To eat or not to eat, that is the question!”
I was brought up on a meat and potato diet. Every meal would have some form of meat, beef or chicken mostly.
When my wife and I got married, my first job was as a butcher.
I was bringing home so much meat at the time….steaks, pork chops, sausages, hamburger, you name it.
I’d actually run home from work with a backpack full of meat (only to discover 2 hernias and a badly damaged discs in my back months later)
Still we were living the life, off on our own for the first time, BBQ’s, fondues and bacon for breakfast.
The heavy feeling we were having might have been from the extra pounds we were putting on from this new found freedom or it also could have been from the fat saturating our veins from the massive amounts of meat we were ingesting.
It didn’t take long for this honeymoon phase to end before we started looking into eating a more balanced vegetarian style diet.
So we decided to give up meat but we were kind of like alcoholics falling off the wagon every 2 weeks or so.
We went back and forth many times, even going vegan for 6 months.
Eventually, after a “Live” lobster episode that I won’t go into, vegetarianism stuck for my wife. Her decision to go vegetarian was based on animal rights and the environment. She’s been vegetarian for 25+ years now.
Whenever I was “on”, it was for health reasons, not so much the animal rights issue I confess.
With my wife now a committed vegetarian and the cook in our family, I couldn’t help notice that my meals lacked a certain ingredient.
But that was fair enough, I understood and didn’t expect a vegetarian to cook meat. I’d get my fix at restaurants and burger joints anyways.
During this time I noticed the meals my wife was preparing were getting better and better, she was becoming an awesome chef. I wasn’t missing meat at the dinner table at all.
I’d try yet again to be vegetarian…
The main struggle for me was when we went out, at times we had to revert to fast food and there was nothing out there that catered to our exclusive group.
Sure, you could get a salad or bagel, but the choices were very limited. Not like they are today.
I wavered but tried my best to eat clean.
We then got news about a good friend of ours, who loved his meat, having stage 4 colon cancer. He was in his early 50’s when he died.
I started watching many documentaries about meat vs vegetarian diets. I also watched some about factory farming.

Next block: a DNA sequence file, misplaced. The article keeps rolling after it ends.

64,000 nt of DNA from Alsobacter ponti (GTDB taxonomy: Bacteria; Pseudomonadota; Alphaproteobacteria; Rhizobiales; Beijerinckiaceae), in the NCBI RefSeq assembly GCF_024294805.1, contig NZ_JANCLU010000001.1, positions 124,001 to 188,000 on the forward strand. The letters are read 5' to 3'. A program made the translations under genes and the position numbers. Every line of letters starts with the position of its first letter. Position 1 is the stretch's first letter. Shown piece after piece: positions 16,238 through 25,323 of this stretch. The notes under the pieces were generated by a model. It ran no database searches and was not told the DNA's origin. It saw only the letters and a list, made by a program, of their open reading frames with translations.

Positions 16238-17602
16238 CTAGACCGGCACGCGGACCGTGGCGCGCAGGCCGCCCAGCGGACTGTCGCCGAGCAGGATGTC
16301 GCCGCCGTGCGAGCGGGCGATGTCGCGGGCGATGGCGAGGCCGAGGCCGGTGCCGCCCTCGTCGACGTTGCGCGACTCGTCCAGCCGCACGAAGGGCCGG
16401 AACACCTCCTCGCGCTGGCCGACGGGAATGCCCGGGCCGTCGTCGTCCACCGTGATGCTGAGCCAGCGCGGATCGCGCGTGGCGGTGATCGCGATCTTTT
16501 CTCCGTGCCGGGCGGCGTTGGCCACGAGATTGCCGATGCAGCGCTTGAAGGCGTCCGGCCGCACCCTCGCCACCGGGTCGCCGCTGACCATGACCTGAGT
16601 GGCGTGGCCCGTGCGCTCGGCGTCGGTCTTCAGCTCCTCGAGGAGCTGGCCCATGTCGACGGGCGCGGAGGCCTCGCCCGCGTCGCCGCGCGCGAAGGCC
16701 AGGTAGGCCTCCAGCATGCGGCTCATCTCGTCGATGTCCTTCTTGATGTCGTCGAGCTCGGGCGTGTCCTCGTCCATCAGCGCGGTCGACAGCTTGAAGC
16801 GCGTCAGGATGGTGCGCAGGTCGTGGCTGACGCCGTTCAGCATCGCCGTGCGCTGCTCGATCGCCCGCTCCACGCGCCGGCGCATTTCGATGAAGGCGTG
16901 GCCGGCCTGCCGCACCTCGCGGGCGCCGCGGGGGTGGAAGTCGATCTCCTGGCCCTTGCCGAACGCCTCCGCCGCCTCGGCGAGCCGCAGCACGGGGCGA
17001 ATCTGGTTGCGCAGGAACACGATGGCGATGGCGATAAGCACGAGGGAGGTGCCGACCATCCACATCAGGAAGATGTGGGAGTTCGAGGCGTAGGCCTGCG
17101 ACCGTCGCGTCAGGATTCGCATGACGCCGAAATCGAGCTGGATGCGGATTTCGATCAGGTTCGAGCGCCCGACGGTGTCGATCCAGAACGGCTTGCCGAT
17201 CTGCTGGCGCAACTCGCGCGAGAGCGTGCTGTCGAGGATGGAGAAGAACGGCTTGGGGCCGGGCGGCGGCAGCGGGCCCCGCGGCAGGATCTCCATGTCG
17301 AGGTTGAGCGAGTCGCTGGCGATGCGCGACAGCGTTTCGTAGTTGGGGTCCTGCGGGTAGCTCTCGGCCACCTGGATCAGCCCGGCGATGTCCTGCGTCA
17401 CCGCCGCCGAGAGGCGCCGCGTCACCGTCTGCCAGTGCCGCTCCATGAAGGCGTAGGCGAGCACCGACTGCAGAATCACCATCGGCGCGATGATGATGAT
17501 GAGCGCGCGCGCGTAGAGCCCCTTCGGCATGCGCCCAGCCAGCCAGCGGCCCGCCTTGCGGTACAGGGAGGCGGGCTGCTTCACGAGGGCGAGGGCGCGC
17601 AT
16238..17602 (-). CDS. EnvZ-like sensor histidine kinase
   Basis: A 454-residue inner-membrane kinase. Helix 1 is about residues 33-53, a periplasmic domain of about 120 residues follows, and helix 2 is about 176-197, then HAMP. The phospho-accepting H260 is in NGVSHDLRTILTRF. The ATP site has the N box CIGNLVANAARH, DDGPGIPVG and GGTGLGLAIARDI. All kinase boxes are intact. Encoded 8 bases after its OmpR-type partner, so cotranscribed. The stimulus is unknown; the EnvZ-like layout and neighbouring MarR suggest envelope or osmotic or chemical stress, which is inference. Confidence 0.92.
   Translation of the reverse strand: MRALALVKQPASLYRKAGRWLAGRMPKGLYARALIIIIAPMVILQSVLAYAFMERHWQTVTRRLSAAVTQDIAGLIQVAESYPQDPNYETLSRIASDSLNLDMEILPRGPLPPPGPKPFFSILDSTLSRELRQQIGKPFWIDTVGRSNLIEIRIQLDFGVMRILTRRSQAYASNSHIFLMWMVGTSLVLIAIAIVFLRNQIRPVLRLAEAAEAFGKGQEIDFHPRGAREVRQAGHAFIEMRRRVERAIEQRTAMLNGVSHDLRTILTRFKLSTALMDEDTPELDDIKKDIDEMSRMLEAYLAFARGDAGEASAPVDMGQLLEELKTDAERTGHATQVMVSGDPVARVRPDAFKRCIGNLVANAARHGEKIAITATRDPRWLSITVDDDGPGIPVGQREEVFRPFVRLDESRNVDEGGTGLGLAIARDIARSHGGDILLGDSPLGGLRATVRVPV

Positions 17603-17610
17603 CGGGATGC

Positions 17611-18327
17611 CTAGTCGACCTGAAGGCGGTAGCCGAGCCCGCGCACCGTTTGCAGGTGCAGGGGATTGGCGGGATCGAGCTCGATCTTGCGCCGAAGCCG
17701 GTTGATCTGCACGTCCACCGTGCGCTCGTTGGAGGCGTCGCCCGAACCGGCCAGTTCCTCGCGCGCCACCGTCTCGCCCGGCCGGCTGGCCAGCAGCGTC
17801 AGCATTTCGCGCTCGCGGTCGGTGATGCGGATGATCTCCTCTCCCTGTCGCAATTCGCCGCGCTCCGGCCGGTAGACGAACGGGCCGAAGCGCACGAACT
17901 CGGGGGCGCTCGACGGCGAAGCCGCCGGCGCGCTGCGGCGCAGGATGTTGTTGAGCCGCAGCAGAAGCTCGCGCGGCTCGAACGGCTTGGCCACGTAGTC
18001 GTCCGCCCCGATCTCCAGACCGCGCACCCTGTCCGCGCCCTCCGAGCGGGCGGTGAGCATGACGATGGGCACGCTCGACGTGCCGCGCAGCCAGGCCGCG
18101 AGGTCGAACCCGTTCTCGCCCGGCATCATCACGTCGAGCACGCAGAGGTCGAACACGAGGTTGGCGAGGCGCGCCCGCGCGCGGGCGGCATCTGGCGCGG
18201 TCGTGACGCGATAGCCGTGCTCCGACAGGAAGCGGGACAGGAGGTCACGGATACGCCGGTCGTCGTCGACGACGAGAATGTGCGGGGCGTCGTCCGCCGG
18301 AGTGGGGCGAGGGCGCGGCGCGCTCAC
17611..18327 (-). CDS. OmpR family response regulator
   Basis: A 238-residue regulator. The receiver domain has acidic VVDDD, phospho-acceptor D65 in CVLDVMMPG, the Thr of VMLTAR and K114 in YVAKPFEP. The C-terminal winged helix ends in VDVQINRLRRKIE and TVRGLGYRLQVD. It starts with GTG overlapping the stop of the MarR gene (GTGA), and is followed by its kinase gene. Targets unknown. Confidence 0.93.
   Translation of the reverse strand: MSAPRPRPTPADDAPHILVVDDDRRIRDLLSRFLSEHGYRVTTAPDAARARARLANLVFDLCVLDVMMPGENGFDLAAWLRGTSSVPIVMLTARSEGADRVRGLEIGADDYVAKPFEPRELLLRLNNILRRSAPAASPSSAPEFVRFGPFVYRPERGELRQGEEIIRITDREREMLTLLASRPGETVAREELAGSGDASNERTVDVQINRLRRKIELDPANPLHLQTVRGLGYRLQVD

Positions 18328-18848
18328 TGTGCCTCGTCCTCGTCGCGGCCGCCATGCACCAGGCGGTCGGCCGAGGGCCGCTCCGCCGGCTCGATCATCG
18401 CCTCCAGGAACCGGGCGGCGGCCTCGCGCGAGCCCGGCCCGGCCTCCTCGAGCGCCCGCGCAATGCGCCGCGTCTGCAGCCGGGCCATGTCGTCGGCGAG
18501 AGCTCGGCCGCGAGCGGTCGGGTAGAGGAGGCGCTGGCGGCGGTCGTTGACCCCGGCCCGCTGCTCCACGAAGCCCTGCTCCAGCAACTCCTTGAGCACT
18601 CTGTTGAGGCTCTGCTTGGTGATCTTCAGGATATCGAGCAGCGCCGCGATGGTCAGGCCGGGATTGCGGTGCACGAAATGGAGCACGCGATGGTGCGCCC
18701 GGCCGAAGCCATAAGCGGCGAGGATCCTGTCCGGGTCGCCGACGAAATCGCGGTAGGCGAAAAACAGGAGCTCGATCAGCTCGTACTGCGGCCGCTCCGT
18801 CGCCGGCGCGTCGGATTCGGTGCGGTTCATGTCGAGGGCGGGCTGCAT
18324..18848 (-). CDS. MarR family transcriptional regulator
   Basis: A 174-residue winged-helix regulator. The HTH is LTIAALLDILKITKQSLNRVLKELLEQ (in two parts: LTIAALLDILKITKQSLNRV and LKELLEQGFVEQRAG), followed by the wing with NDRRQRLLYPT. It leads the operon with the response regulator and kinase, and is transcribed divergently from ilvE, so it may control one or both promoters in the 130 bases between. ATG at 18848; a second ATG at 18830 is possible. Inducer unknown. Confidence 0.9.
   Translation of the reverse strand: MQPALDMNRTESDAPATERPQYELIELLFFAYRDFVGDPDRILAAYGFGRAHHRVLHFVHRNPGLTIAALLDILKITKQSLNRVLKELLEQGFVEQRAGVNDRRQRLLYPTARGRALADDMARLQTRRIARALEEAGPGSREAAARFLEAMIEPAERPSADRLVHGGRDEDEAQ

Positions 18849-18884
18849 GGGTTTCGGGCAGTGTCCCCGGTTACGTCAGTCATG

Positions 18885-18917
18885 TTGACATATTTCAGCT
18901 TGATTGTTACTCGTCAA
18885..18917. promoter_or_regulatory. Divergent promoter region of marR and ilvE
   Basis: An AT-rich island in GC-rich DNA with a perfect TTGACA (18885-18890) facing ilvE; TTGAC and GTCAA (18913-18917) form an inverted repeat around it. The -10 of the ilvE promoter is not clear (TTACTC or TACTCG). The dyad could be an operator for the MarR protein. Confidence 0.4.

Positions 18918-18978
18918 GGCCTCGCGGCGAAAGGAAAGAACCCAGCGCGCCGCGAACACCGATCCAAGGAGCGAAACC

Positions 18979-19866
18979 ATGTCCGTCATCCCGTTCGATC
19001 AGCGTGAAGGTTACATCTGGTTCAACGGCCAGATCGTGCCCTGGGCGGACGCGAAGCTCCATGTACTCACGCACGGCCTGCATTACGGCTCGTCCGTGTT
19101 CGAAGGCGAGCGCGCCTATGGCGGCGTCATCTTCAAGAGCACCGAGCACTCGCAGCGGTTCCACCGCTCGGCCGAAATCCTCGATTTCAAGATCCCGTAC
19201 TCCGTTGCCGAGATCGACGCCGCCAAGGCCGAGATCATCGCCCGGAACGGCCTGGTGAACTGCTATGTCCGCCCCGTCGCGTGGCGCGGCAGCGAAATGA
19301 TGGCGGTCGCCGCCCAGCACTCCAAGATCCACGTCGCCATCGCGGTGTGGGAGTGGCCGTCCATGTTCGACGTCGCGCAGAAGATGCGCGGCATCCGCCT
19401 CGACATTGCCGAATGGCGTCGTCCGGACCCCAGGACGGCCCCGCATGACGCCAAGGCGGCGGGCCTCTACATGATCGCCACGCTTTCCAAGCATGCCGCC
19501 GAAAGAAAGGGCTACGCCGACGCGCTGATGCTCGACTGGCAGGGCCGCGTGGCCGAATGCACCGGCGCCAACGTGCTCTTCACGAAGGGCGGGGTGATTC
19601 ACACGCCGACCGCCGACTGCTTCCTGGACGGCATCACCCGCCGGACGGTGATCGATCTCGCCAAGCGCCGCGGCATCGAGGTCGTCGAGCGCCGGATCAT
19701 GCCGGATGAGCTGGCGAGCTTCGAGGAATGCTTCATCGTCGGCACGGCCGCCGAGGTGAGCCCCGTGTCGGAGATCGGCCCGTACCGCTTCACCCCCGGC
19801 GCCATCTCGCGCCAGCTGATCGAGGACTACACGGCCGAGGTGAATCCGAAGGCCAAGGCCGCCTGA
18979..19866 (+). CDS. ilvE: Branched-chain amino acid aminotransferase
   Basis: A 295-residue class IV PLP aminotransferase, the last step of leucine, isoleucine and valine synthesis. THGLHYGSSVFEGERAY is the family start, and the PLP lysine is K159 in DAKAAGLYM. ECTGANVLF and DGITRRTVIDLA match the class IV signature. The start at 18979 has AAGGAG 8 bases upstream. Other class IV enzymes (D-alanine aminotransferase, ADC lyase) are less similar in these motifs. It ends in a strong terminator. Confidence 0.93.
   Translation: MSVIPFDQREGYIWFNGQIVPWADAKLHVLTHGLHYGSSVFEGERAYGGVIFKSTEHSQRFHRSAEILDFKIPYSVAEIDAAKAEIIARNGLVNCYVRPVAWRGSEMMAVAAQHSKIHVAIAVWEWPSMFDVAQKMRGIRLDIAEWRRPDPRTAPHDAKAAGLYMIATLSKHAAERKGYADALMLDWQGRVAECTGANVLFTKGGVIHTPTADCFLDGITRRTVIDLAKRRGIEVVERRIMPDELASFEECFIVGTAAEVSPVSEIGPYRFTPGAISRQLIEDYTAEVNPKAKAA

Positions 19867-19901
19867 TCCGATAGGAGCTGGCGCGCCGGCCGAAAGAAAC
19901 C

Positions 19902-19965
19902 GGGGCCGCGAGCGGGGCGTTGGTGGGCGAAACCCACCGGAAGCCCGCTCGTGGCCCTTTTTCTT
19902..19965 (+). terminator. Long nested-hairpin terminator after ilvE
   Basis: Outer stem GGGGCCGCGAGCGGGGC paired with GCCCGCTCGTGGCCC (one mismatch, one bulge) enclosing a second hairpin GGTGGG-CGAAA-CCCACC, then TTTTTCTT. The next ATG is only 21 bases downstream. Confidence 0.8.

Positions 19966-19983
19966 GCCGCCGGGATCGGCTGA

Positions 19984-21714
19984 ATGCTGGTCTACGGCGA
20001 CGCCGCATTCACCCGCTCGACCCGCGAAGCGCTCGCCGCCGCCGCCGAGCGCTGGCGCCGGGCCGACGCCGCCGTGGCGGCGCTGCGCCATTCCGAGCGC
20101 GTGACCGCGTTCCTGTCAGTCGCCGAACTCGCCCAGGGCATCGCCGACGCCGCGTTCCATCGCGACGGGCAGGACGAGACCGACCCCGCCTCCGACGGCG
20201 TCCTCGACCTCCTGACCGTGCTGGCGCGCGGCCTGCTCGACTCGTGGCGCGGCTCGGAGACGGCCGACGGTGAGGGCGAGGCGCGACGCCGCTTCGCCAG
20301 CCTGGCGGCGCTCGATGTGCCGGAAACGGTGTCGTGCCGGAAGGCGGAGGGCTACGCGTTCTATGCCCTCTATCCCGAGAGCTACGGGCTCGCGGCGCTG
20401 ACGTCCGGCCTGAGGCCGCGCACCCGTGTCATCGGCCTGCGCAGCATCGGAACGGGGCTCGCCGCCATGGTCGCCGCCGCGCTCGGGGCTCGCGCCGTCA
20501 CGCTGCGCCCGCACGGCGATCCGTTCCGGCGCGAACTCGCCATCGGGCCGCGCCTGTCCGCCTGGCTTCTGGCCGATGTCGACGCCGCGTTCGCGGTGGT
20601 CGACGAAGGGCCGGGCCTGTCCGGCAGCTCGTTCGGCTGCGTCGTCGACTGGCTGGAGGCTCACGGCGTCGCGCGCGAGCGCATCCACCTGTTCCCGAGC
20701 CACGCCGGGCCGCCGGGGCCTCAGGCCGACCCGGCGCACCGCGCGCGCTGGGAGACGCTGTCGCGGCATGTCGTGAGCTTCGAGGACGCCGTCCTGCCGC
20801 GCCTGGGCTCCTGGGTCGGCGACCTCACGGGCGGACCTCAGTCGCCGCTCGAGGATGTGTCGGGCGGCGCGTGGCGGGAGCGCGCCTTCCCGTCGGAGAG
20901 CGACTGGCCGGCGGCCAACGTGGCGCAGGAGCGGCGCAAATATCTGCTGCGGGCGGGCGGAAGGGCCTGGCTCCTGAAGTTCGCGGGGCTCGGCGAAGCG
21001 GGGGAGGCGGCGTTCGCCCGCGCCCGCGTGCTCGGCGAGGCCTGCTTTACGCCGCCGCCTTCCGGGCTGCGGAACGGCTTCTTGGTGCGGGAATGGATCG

According to the United Nations, the number of industrial livestock sent to slaughter each year is equivalent to eight times the human population on planet Earth. At no other time in history have so many animals died or suffered so much throughout their lives.
This issue really stuck with me, it seemed that Factory farming is the main cause of animal suffering and abuse. It hit a chord with me, I didn’t like what I saw.
It didn’t seem to matter to me when I was younger, but my mindset was changing as I got older. I believe I was seeing the world through a new, more mature, set of eyes.
We joined several animal charities and tried to practice what we preached, my wife certainly did.
I think I can say that I’m on a good path now, it’s not a perfect path. But it is a path that I perceive to be the right direction for my footprint on this earth.
I haven’t eaten red meat or pork for years now. Chicken used to be a favorite of mine until I saw what was happening in the factory farms, so I don’t eat chicken either.
I do eat eggs, but what we do now is drive to a place called “Bearbrook Farm“ and pick up our eggs there. All the animals are local and roam free.
I also stopped drinking milk and now drink Almond milk. I cut cream out of my coffee as well.
I’m trying to source where I can get cheese from a non factory farm establishment.
Finally, I do confess I eat fish and seafood. Maybe I’ll give it up one day, I don’t know. Right now I feel like I’m taking baby steps.
I’m what you call a Pescatarian or as my wife calls me “ A Pestcatarian”.
By that definition, a pescatarian is someone who chooses to eat a vegetarian diet, but who also eats fish and other seafood. It’s a largely plant-based diet of whole grains, nuts, legumes, produce and healthy fats, with seafood playing a key role as a main protein source. Many pescatarians also eat dairy and eggs.
I feel better physically and emotionally, I know it’s not perfect but I’m trying to do what is karmically correct.
What to “eat or not to eat” is an individual decision each person has to make for themselves.
I’m certainly not a “red meat” snob thumbing my nose at every person with a burger in their hand.
But I do feel a little investigation on where our food comes from and which corporations are pulling the strings could go a long way in making sensible decisions.